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Thought Leadership Based on Sound Research
Not all change is progress. Can you tell the difference between the two?
Much of what is changing in today’s world is not for the better. To ascend, change must result in a sustainable improvement. The Ascent Process reveals the essential differences between the people and organizations that ascend and those that merely change.
If you knew what to look for you could recognize the course you and your organization are on, and then steer in the right direction. The key is to know what to look for. The key is being able to recognize the pattern of change. The Five Ascent Principles describe how people and organizations ascend . . . and why most don’t.
“To change and to improve
are two different things.”
~ German proverb
The Path of Ascent
At work and in our lives, we are required to change. The question is: In the process, will we become weaker or stronger? The answer hinges on a crucial choice we all make every day of our lives.
Have you ever wondered why some people and organizations excel even in difficult times? Faced with unprecedented challenges some people fail, others simply survive, but few grow and even prosper. What makes the difference between these groups?
Searching for answers, we embarked in a study of over 50 organizations undertaking major transformations in the last fifteen years. On average, the organizations that changed successfully more than tripled the company’s revenue, customer value, and employee engagement during the change period. These companies outperformed the market significantly.
In contrast to the Change Masters, the 10 biggest change failures show what happens when change does not work. Failed change initiatives at these organizations produced very unsuccessful results averaging a 46% depreciation of revenue, company value, and employee morale.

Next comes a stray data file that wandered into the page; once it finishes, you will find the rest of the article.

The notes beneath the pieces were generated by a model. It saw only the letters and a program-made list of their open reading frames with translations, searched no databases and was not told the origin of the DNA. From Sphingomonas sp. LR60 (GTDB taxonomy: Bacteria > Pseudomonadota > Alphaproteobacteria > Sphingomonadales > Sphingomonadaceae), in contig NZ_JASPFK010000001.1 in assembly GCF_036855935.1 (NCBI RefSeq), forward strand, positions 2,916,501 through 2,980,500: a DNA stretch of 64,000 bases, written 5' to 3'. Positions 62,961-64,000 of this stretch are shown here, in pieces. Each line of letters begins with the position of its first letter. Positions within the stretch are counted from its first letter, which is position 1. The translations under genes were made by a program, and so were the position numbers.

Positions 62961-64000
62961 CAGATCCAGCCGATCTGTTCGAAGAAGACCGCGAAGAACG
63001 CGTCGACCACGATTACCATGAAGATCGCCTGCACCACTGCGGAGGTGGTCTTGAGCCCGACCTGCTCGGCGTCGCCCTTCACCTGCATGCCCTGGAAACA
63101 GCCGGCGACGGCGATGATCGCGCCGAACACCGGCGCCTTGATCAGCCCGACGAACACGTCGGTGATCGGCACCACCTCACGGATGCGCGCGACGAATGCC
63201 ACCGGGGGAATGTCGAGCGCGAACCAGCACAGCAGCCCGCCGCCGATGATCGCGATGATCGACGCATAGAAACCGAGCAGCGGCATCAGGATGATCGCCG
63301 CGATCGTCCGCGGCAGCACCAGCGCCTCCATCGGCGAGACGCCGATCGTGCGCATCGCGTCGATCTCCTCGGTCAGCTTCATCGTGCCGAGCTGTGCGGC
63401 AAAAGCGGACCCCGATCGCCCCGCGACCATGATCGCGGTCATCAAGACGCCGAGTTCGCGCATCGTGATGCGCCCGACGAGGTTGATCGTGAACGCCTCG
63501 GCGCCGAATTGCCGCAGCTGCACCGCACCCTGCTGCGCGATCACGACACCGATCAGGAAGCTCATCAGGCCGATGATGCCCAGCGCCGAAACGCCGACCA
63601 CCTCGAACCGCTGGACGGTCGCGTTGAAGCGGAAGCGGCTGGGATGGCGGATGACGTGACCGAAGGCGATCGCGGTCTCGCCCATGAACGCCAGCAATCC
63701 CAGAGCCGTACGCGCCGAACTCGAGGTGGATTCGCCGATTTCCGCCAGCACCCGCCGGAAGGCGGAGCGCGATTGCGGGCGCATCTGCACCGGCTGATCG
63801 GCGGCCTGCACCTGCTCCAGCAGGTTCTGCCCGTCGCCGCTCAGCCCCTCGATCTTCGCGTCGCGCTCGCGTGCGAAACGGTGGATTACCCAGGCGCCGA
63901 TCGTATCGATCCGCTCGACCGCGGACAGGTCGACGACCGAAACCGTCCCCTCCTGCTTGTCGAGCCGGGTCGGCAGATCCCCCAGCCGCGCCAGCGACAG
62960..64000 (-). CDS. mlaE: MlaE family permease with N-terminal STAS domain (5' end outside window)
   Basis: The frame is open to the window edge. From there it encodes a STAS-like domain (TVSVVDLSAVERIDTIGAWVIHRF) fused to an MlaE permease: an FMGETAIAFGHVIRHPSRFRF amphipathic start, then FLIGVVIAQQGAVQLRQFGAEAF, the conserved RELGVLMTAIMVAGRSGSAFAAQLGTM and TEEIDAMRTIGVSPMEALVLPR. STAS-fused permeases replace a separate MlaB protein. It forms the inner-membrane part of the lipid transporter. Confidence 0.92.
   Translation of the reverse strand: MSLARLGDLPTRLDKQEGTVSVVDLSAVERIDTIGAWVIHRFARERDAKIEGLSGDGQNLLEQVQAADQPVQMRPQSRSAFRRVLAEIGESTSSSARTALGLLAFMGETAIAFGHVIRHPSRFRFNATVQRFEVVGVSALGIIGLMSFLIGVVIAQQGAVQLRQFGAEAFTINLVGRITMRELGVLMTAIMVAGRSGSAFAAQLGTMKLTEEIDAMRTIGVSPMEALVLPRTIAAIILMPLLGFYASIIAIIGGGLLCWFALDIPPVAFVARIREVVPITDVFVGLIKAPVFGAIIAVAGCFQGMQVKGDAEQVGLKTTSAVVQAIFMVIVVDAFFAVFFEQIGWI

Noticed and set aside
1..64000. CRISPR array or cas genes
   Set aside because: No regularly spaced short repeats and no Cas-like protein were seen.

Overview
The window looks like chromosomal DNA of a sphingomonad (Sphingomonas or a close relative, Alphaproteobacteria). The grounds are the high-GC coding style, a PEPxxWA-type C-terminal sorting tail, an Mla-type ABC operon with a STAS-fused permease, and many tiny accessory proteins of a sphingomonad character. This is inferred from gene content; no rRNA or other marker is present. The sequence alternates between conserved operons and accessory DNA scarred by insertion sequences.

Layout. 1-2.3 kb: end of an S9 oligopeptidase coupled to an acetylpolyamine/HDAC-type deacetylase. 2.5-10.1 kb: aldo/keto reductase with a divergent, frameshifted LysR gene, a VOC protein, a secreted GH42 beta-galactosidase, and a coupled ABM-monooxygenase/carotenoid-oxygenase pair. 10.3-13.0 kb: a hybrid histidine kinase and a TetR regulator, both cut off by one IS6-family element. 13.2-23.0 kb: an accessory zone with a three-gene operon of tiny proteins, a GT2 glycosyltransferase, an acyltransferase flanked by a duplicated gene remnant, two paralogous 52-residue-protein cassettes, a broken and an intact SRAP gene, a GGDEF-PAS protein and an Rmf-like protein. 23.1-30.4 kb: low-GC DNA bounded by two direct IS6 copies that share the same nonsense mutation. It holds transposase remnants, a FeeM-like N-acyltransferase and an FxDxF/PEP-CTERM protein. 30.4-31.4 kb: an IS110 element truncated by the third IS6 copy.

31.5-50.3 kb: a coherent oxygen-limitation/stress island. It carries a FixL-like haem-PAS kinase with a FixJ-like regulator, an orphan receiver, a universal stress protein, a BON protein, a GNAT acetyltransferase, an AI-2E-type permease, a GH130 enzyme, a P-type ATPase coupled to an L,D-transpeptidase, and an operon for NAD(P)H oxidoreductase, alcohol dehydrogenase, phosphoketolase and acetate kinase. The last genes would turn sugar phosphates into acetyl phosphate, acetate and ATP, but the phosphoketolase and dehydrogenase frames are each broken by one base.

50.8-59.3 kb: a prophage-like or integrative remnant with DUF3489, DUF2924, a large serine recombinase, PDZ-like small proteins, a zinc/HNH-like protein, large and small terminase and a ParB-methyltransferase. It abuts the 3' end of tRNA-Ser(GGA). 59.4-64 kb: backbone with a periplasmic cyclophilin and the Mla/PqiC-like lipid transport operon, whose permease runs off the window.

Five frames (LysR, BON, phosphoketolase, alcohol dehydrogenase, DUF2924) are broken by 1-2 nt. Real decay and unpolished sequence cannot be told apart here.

Comparing the vast disparity between these two groups, we come up with the total gap of 400% difference! That is the value of effective change at your organization. Contemplating the huge value of change one wonders what can you do to increase the likelihood of success and mitigate the risks of failure.
Against the odds and facing sizable perils, the remarkable rise of the most successful researched companies reveals a set of five principles and practices on The Path of Ascent. The following process summarizes the Five Ascent Principles ™ with their respective process steps.
A $100,000 investment in the Change Masters would have produced in $ 363,000 in 4 years. The same investment in the Change Failure would be worth $ 58,000—a difference of $ 305,000! The research shows that leading successful change, at work and in our lives, is simply a choice to act on proven principles. While change is inevitable, growth is entirely optional.
How you go about changing is as important as what you are changing. The approach has big consequences for everyone involved for better or worse. In the process, you must address five key questions:
1. As you make decisions . . .
a. Are people able to trust your motives?
b. Or do they question your intentions?
2. As you set priorities . . .
a. Are you helping people reassess what they do?
b. Or are you imposing conflicting directions?
3. As you increase efficiency . . .
a. Are you removing unnecessary work?
b. Or are you cutting core capabilities?
4. As you become more effective . . .
a. Are you keeping people engaged?
b. Or are you sacrificing long-term commitment?
5. As you lead change . . .
a. Are you getting results from the start?
b. Or are you taking a long time before seeing success?
If your answer for each of these questions is ‘A’, you are leading your team on The Path of Ascent. On the other hand, if you answer one or more of these questions with the second option, you and your team are likely struggling to make change work. How we change is as important as what we change. The change process itself reveals important cues determining the odds for success or failure. Success leaves foot prints that if correctly followed lead to more success. So does failure. By tracing the path you are on, you can recognize if the initiative is likely to succeed.
Learn how people and organizations have applied the Five Ascent Principles to turn near certain failure into outstanding and lasting success.